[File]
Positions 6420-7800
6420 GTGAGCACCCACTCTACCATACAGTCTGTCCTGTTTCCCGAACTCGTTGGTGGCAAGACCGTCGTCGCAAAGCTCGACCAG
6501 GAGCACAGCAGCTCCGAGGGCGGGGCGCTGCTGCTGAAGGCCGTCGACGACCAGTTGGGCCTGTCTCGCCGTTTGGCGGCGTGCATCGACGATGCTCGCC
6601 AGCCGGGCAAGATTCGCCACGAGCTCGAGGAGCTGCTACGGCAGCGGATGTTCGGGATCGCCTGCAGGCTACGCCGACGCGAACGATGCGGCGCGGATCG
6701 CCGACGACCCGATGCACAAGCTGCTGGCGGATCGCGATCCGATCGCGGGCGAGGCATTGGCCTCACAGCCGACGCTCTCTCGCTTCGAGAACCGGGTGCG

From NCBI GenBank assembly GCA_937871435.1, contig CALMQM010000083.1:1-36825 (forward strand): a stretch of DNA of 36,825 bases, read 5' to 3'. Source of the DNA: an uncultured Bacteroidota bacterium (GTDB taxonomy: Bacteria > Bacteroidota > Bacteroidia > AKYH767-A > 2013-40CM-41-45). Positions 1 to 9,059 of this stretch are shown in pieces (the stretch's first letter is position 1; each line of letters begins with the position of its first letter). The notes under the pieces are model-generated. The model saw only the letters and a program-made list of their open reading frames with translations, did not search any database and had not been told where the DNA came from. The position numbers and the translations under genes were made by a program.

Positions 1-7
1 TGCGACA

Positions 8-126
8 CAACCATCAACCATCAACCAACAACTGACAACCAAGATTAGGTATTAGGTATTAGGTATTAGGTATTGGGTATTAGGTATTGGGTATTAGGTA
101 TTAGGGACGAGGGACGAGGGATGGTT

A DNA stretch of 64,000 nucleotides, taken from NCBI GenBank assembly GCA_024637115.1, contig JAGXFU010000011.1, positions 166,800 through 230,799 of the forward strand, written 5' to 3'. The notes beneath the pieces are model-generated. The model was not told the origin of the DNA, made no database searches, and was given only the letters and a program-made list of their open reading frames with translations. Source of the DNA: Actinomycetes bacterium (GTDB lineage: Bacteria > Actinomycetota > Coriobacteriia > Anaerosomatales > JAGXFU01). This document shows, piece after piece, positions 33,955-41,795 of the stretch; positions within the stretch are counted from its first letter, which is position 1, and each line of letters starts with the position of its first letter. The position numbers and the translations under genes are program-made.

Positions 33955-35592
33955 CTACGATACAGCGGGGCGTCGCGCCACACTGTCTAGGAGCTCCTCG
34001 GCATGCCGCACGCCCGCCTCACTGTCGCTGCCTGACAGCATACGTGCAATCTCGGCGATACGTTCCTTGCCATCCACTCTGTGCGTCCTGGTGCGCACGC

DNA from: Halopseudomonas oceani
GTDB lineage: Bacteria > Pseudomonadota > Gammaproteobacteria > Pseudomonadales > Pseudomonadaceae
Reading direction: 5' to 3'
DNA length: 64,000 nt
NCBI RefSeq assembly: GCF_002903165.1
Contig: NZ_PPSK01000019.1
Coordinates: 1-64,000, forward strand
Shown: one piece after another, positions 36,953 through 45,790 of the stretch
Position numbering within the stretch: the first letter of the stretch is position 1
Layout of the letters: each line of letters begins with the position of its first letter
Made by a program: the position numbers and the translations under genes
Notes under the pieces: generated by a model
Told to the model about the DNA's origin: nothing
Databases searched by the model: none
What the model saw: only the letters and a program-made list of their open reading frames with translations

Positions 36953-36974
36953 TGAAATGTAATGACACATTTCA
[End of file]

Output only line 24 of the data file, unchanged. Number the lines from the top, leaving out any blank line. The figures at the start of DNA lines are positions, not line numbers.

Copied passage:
Position numbering within the stretch: the first letter of the stretch is position 1